Daniel Kahneman / Well-Being
This one belongs in Happiness and Values (Week 3) and here.
I am choosing here because at about 28:00 in this long, somewhat technical talk Kahneman makes an important point. There are two selves, the first is our experiencing self. This is the one who lives in the moment, doing the things, feeling the feelings, and having experiences. The other is the remembering self. The remembering self functions strangely and is often incorrect about what exactly happened and the true nature of what happened.
Kahneman discusses how the remembering self makes mistakes reporting evaluations of pleasure and pain, regardless of duration. He also points out how an objective observer evaluates another subject’s experience is entirely different than how the subject evaluates their experience and it relates directly to how the remembering self functions. In the last part of the video he discusses the question of which is more important, the experiencing or remembering self, and I’ll have questions about that in the Happiness and Values section.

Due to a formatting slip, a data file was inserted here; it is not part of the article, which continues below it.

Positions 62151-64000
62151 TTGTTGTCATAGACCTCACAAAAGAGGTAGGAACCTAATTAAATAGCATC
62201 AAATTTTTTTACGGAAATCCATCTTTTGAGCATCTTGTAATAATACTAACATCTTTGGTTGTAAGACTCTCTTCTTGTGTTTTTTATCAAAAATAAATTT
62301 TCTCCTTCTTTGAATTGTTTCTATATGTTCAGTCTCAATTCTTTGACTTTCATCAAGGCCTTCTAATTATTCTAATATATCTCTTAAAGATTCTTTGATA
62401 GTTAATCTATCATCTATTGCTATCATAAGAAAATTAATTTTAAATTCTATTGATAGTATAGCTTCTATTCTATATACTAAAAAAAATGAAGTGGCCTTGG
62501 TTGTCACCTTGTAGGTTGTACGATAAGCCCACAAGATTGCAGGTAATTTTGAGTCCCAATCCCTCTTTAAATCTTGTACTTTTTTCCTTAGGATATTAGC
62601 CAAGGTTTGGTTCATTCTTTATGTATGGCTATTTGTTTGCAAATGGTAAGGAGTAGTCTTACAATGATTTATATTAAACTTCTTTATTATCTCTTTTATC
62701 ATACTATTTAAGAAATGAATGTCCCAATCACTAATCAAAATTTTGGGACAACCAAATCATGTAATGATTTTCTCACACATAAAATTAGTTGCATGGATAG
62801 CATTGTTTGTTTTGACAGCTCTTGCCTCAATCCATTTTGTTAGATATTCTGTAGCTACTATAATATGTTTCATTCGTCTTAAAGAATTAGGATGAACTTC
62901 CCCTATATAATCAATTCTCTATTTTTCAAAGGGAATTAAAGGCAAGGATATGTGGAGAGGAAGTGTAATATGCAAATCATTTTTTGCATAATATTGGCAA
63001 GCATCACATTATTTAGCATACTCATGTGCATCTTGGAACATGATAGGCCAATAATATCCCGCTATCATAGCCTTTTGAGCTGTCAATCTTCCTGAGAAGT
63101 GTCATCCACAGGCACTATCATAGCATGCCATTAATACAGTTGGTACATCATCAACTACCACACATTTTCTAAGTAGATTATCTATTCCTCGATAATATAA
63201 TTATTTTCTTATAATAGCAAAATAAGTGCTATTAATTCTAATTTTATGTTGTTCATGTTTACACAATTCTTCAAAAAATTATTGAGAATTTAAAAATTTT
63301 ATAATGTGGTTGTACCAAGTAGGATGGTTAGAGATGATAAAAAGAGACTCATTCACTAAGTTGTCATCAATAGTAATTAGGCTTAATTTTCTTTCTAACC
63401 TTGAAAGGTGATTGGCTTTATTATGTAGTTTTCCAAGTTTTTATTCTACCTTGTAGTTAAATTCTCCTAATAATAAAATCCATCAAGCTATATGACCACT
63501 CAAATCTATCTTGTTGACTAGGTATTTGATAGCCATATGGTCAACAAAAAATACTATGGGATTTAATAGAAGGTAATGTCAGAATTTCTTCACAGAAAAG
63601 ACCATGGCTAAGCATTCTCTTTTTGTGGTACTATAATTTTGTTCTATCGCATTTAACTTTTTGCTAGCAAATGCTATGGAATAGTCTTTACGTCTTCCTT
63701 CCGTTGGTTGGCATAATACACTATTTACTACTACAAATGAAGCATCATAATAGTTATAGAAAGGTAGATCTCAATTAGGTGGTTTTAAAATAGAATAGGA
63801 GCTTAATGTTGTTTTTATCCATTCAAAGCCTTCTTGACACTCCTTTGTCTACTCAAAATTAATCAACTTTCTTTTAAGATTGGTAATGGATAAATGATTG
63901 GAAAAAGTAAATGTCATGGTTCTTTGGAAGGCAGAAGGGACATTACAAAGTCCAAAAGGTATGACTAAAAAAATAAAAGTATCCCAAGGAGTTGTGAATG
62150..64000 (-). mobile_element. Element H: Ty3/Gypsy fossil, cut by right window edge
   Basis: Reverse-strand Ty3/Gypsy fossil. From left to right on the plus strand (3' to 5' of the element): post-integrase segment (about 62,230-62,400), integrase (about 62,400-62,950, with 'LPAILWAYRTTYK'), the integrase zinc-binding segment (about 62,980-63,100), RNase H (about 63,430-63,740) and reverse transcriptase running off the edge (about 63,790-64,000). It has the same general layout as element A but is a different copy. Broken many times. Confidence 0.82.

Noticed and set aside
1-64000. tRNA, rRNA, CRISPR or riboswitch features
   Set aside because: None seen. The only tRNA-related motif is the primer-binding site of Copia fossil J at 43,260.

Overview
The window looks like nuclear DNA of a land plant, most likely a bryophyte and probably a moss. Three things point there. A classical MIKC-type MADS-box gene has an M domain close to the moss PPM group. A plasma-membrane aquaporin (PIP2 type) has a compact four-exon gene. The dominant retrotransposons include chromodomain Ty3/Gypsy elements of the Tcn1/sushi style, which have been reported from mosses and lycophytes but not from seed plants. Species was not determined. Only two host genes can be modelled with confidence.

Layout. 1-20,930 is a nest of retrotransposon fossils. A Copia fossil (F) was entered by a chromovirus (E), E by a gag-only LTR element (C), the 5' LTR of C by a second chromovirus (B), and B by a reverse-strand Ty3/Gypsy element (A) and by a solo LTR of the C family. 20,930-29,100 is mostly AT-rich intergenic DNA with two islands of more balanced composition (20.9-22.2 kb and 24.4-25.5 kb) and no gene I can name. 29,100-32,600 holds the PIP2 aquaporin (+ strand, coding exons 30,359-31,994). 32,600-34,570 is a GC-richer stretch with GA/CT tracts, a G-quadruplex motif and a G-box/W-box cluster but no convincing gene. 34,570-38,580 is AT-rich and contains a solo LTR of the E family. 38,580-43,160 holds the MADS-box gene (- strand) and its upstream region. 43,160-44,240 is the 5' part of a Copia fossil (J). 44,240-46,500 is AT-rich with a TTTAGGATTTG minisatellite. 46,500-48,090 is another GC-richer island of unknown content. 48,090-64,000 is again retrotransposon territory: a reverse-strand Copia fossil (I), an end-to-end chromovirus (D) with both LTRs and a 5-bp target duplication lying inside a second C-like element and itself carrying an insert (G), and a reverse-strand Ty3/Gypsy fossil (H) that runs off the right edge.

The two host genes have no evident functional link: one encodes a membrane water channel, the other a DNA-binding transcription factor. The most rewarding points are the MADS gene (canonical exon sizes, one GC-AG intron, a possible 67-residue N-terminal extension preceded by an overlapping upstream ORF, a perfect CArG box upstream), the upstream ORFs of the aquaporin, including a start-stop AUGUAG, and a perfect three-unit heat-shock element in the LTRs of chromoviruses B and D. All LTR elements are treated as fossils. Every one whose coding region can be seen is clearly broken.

The choices people make are guided by their memory, they are not guided by the reality of their experience.
The remembering self need not be right about what actually happened.
Everything you think you know about your life may not be true, and probably isn’t.
How might this problem with the remembering self influence your self-image?
How might this problem with the remembering self influence your relationships?
How might this problem with the remembering self influence your choices in work, play, and connection?
Now that you know how an evaluation of an experience by an observer and by the person doing the experiencing will differ, how will this influence your judgement of others?